Mon Feb 4, 2013, 02:31 PM
phantom power (23,587 posts)
Former NHC director Bill Proenza fired
Former National Hurricane Center director Bill Proenza, 68, was fired from his position as director of the National Weather Service's Southern Region last week. The reason stated for his firing was his unauthorized transfer of $528,000 from a local forecasting account to pay for new radar equipment in 2012. The issue of moving money without authorization in 2012 also landed the director of NWS, Jack Hayes, in trouble, forcing him to resign.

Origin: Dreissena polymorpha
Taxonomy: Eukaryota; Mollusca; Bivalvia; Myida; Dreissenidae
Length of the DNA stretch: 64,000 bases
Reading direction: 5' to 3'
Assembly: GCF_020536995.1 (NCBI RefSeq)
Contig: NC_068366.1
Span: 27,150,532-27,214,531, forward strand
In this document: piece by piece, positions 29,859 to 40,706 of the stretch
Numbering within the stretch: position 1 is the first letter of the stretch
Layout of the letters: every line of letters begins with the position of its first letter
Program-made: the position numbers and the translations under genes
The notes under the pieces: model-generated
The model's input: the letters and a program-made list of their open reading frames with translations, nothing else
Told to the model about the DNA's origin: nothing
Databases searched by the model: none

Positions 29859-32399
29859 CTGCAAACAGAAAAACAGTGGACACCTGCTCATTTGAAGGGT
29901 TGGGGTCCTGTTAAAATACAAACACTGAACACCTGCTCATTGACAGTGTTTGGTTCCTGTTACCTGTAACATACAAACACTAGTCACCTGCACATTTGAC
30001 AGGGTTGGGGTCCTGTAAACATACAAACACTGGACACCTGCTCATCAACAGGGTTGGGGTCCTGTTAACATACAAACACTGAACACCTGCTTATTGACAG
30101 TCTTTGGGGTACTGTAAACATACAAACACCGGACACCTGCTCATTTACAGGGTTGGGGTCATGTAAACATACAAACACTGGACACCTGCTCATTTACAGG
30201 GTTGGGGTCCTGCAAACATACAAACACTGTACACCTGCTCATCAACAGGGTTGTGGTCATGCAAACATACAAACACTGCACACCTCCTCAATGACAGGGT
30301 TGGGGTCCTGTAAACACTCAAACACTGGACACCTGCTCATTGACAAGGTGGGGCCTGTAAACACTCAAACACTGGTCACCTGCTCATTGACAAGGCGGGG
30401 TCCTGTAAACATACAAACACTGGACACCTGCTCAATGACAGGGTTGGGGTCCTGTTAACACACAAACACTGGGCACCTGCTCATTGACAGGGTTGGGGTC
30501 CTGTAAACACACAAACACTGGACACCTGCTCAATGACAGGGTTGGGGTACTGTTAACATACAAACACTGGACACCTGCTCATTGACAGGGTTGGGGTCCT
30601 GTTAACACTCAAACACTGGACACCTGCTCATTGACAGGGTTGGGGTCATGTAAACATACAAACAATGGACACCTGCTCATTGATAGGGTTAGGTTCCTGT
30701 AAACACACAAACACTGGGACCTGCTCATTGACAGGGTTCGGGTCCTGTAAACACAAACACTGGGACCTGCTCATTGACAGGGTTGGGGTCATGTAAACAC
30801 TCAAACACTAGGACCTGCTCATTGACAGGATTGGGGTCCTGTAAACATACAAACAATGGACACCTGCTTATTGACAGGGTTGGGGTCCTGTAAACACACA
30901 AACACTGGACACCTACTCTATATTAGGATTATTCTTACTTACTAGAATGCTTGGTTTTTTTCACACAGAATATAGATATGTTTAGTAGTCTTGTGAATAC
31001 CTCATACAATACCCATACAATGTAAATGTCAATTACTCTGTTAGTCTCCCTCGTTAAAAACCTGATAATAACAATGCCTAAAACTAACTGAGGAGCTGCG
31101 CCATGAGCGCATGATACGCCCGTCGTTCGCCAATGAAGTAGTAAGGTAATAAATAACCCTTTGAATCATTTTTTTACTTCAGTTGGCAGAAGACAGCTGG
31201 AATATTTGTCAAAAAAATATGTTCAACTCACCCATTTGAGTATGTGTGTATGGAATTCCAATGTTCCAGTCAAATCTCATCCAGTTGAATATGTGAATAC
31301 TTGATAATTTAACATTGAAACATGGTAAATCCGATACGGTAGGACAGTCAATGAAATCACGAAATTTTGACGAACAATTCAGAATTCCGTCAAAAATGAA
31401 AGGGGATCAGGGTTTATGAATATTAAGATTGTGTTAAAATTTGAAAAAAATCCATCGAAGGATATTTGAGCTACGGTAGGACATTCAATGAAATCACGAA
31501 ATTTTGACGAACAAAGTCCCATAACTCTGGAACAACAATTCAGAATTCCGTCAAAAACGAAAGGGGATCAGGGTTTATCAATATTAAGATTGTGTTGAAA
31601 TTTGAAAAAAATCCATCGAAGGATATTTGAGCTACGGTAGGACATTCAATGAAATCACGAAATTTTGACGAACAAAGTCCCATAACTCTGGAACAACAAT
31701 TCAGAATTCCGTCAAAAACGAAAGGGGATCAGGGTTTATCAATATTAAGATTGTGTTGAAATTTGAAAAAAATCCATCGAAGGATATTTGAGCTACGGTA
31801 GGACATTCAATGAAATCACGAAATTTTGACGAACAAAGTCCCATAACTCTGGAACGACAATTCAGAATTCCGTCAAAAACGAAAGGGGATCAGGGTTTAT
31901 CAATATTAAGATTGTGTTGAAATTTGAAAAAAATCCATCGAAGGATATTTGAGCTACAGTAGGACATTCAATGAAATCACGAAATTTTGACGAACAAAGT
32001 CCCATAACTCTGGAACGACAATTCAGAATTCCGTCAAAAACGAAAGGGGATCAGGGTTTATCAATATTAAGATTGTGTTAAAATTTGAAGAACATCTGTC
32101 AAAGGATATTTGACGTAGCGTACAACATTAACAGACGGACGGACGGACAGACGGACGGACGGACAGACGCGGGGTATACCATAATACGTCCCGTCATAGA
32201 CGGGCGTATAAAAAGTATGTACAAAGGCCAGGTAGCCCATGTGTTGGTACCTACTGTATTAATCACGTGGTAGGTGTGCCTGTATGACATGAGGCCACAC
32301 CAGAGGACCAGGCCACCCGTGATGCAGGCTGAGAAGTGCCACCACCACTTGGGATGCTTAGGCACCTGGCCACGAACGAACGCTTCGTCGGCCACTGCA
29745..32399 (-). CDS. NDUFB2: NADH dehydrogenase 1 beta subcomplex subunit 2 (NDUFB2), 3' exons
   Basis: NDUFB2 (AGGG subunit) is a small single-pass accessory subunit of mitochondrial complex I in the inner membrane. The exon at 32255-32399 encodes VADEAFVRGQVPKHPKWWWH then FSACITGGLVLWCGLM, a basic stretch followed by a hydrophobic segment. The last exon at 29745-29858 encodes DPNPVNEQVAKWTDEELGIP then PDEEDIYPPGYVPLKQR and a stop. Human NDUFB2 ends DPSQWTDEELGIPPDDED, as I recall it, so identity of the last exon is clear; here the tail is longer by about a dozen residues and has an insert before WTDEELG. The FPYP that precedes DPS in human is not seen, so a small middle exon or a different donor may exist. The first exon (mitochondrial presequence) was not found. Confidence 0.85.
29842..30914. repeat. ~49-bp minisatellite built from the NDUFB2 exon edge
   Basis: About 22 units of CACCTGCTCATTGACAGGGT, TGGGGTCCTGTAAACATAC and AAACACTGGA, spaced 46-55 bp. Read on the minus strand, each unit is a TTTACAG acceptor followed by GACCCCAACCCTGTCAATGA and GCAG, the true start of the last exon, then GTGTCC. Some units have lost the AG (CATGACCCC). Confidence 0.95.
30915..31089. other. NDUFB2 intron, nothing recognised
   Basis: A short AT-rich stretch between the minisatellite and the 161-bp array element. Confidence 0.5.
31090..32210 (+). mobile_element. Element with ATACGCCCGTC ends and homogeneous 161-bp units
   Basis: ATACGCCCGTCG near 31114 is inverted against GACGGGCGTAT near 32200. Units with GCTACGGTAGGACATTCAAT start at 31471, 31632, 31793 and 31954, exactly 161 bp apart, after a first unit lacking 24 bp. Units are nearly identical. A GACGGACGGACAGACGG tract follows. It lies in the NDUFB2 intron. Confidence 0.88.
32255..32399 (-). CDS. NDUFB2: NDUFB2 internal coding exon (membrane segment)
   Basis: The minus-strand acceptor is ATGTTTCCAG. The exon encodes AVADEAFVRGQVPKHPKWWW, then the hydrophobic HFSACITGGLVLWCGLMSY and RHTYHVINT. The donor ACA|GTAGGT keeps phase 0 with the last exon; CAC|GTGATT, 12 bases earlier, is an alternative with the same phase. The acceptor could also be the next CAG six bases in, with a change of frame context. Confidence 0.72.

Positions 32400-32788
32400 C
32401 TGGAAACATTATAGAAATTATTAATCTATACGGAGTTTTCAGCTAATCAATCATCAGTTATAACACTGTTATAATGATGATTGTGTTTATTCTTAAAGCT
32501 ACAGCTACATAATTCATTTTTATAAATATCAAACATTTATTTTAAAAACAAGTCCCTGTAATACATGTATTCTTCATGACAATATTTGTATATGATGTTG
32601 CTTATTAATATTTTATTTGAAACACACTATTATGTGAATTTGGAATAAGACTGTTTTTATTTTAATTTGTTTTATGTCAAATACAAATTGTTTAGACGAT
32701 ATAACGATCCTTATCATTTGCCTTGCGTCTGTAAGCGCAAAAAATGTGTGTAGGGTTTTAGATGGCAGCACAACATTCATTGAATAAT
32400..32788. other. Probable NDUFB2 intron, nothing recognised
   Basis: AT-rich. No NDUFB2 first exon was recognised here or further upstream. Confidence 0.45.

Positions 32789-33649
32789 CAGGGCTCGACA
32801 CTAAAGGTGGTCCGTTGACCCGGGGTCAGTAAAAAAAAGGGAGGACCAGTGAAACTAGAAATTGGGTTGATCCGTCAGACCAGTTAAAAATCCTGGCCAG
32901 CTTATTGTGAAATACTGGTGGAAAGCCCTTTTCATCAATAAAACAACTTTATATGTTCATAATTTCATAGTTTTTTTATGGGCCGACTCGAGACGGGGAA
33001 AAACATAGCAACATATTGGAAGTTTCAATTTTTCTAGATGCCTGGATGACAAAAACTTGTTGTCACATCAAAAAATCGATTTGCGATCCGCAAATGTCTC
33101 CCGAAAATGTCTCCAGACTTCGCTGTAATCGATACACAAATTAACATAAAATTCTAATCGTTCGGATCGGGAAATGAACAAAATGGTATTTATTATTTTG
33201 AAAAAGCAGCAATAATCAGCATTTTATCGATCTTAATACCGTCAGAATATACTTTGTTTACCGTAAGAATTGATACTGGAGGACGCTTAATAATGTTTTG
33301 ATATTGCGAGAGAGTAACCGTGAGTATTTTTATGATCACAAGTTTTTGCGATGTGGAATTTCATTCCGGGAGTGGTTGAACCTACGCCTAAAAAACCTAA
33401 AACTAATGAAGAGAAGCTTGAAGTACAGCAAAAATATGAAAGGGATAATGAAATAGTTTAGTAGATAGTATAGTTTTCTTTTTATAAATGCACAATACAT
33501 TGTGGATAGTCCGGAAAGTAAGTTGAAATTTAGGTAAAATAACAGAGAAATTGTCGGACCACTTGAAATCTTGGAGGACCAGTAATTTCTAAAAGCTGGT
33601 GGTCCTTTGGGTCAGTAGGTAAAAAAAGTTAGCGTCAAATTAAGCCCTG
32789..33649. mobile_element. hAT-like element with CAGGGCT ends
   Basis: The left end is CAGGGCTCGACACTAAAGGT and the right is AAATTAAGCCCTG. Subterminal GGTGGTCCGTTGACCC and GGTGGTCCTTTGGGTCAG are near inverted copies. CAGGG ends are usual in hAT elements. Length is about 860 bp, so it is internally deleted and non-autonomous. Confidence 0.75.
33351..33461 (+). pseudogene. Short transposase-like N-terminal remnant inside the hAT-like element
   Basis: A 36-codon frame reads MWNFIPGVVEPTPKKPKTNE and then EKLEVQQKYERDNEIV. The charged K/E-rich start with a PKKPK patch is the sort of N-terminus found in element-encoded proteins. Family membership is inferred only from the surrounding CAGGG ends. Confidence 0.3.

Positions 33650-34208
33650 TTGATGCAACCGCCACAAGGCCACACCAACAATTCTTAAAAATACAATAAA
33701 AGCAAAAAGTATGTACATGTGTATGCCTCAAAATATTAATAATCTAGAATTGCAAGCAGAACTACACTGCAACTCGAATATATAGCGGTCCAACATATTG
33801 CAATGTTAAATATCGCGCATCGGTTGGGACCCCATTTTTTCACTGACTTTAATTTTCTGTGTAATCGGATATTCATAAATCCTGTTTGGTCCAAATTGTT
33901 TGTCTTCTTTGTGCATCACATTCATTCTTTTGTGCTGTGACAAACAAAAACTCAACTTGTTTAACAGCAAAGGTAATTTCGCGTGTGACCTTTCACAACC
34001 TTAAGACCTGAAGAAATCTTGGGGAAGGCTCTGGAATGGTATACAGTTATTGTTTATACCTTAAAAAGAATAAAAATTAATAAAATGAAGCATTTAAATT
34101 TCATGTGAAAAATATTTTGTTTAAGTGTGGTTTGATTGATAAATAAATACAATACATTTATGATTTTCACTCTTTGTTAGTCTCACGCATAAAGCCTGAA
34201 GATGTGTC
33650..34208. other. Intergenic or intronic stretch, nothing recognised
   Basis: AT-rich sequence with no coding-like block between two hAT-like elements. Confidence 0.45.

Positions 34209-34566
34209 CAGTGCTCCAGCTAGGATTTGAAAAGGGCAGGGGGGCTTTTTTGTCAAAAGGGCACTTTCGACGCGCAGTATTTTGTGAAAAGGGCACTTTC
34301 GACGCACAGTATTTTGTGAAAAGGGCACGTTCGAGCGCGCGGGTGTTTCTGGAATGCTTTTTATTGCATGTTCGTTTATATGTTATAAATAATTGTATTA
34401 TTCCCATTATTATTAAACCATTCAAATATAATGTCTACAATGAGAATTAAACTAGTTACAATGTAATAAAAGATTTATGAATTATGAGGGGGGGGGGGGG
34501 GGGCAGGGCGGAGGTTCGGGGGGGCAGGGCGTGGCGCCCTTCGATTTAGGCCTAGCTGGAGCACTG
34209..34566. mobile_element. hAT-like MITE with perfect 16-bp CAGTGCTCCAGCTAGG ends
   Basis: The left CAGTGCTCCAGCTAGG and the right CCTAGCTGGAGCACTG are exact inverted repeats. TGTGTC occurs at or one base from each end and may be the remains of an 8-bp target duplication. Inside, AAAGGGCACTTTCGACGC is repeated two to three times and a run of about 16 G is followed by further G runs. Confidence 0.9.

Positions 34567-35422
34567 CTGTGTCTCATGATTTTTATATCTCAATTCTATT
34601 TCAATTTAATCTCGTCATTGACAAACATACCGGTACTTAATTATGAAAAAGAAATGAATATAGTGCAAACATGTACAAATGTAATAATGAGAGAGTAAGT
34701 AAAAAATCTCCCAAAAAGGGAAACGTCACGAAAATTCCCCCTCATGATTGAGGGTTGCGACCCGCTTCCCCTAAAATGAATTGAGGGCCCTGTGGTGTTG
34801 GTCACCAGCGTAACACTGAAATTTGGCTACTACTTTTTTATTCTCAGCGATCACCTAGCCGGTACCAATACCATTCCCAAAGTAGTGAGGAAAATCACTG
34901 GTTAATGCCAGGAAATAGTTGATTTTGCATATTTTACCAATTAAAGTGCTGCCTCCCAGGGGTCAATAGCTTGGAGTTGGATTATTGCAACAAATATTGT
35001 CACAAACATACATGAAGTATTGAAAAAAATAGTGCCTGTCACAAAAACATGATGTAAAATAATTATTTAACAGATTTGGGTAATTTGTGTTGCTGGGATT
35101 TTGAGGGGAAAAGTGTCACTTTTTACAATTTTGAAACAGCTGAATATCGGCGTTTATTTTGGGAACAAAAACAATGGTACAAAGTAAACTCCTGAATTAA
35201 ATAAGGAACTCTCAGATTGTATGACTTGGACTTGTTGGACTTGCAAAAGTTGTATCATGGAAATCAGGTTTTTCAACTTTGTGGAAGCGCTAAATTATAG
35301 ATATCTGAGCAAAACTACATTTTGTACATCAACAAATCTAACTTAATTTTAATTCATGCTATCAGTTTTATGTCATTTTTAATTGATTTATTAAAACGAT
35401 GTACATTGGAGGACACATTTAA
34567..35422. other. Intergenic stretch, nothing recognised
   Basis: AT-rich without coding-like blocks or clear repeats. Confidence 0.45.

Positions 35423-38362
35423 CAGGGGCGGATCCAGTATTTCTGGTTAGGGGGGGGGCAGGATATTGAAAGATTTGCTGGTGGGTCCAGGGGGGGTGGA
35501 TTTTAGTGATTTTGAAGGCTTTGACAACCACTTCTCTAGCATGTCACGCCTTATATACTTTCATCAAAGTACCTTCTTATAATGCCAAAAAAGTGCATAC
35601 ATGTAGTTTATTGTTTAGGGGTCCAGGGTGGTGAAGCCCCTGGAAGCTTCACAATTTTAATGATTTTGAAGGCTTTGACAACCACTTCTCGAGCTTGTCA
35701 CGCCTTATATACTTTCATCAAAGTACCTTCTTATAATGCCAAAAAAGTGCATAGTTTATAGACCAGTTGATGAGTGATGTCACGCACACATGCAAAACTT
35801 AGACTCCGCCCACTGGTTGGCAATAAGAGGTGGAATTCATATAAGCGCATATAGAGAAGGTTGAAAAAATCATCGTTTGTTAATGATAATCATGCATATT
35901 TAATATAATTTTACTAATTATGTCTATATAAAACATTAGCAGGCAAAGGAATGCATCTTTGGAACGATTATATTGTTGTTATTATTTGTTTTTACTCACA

Proenza laudably made a big push in 2007 for a new QuikSCAT satellite, but unfortunately made claims about the usefulness of QuikSCAT for improving hurricane track forecasts that were not supported by scientific research, an error that may have ultimately led to his downfall as NHC director. Proenza lasted only six months as director of NHC, from January - July 2007. While there is evidence that scatterometer data may improve hurricane track forecasts of some computer models, NHC uses many models to make hurricane track forecasts, and some of these models are not helped by scatterometer data. Scatterometer data is extremely valuable for many other aspects of hurricane forecasting, providing early detection of surface circulations in developing tropical depressions, and helping define gale (34 kts) and storm-force (50 kts) wind radii. The information on wind radii from scatterometers is especially important for tropical storms and hurricanes outside the range of aircraft reconnaissance flights conducted in the Atlantic and Eastern Pacific basins, and for the regions where there are no reconnaissance flights (Central Pacific, Western Pacific, and Indian Ocean). Accurate wind radii are critical to the National Hurricane Center (NHC), Central Pacific Hurricane Center (CPHC), and Guam Weather Forecast Office (WFO) watch and warning process, since they affect the size of tropical storm and hurricane watch and warning areas. Between 2003 and 2006, QuikSCAT data were used at NHC 17% of the time to determine the wind radii, 21% of the time for center fixing, and 62% of the time for storm intensity estimates.
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